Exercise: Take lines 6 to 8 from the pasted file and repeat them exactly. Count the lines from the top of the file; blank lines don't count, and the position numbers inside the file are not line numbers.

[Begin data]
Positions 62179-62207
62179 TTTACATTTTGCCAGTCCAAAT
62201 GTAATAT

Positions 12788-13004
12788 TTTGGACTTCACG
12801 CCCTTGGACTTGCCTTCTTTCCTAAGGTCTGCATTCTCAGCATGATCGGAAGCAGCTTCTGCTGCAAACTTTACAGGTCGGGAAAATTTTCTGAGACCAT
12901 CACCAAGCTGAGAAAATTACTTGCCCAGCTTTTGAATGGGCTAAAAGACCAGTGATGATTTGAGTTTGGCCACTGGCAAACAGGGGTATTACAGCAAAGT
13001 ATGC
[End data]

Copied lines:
12801 CCCTTGGACTTGCCTTCTTTCCTAAGGTCTGCATTCTCAGCATGATCGGAAGCAGCTTCTGCTGCAAACTTTACAGGTCGGGAAAATTTTCTGAGACCAT
12901 CACCAAGCTGAGAAAATTACTTGCCCAGCTTTTGAATGGGCTAAAAGACCAGTGATGATTTGAGTTTGGCCACTGGCAAACAGGGGTATTACAGCAAAGT
13001 ATGC